Sunday, April 26, 2020

Mass Hysteria: Salem Witch Trials and the Dancing Plague of 1518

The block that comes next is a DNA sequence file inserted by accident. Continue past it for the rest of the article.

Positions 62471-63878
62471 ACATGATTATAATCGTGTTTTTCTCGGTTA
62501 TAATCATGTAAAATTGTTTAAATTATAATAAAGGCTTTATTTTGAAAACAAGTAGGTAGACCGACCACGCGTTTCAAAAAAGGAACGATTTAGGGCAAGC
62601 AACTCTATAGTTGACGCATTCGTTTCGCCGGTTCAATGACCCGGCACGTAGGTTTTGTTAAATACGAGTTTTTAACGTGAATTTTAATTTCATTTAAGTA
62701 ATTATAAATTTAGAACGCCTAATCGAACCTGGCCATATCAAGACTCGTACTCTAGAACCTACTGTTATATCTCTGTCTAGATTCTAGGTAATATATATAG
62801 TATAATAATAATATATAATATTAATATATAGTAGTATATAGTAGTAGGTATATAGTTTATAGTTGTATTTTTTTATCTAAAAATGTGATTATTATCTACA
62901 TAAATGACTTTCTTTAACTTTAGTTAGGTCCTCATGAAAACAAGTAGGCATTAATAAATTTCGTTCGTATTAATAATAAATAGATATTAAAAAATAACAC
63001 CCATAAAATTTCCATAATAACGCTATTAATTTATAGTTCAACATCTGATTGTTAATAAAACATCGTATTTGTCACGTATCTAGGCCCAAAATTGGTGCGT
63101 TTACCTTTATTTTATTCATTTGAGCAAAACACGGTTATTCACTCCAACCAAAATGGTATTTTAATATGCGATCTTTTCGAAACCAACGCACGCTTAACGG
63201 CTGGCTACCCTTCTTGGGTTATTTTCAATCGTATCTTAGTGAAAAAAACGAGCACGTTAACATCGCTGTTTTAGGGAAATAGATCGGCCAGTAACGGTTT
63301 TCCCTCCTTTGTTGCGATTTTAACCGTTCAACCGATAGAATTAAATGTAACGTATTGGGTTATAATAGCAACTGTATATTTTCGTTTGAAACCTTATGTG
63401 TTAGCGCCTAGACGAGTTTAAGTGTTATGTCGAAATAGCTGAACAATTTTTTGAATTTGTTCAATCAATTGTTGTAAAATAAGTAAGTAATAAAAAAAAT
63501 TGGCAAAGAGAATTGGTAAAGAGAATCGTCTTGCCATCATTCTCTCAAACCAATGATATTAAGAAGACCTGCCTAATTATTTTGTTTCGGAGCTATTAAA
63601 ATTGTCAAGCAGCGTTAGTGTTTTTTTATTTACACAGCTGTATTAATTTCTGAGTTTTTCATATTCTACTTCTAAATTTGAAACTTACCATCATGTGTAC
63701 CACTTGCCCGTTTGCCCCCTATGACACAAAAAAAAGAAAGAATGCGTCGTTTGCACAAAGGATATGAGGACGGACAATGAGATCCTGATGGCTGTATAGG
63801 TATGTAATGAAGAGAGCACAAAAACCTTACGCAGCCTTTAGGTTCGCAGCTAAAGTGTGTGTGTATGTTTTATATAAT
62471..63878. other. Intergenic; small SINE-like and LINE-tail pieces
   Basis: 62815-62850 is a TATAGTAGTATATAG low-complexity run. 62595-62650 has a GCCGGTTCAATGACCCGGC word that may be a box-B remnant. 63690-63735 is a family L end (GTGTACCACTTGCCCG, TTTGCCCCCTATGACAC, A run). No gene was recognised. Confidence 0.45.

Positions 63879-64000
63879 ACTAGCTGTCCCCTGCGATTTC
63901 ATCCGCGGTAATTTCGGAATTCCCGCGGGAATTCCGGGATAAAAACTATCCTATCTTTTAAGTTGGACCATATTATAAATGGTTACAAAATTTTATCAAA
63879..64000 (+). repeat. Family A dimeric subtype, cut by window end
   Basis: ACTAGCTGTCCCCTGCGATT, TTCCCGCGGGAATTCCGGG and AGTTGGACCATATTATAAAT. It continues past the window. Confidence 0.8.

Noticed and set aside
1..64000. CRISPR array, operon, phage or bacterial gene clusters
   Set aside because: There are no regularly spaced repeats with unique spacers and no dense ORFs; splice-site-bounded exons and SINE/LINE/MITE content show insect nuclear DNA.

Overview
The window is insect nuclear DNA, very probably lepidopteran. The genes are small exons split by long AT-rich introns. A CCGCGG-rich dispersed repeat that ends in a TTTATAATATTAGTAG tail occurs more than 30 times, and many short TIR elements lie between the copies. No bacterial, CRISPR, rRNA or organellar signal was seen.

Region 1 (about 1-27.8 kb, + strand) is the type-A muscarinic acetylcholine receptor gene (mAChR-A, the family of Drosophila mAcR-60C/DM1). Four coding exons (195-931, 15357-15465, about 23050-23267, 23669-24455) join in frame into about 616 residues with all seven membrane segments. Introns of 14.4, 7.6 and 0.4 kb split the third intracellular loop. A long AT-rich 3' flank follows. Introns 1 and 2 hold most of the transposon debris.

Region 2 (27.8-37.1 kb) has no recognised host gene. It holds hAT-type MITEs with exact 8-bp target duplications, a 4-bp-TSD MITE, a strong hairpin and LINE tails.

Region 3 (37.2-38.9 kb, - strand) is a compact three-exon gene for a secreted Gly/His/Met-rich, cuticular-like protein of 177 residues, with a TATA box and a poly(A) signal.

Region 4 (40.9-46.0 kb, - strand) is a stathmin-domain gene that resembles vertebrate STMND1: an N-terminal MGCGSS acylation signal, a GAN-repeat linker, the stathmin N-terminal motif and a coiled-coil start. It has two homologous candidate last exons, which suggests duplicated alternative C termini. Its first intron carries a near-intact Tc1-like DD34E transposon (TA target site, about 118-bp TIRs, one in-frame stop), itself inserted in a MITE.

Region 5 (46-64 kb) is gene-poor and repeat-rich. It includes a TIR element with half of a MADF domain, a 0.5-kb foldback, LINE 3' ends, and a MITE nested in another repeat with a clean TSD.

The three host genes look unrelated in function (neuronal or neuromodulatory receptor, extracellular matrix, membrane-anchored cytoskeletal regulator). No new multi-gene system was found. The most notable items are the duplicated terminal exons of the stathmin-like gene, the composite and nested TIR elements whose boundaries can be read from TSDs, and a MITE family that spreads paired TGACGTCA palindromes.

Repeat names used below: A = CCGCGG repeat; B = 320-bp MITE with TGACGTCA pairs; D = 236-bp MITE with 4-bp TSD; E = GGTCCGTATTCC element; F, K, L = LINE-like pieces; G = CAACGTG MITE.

Mass hysteria is a condition affecting a group of people, characterized by anxiety or excitement, irrational behavior or beliefs, or inexplicable symptoms or illnesses. The earliest example referenced in the lecture of mass hysteria was the Salem Witch Trials of 1692. After a group of young girls started to act "strange", they were accused of possession and panic spread quickly through the town of Salem, Massachusetts. This led to the spread of irrational behaviors such as mass trials, torture, imprisonment, and even executions of those accused of witchcraft. This immoral behavior was caused by the widespread panic that the purity of those in Salem was being threatened due to witchcraft. Another example of mass hysteria I have found interesting for a while now is the Dancing Plague of 1518. This occurred in what we now know as France and about 400 people took to dancing for weeks with no breaks. The combination of exhaustion, dehydration, and other medical issues you would associate with dancing for several days and weeks with no breaks, caused many deaths. It is still unknown as to why these events occurred, but what started with one woman dancing led to hundreds of people dancing aggressively and uncontrollably. Some current theories suggest this mass hysteria could have been caused by the ergot fungi, a psychoactive chemical that commonly grows on grains. The ergot fungi was also discussed in later theories regarding the cause of the behaviors during the Salem Witch trials. Below I will add a video about the Dancing Plague of 1518. Super interesting topic to think about while in quarantine.

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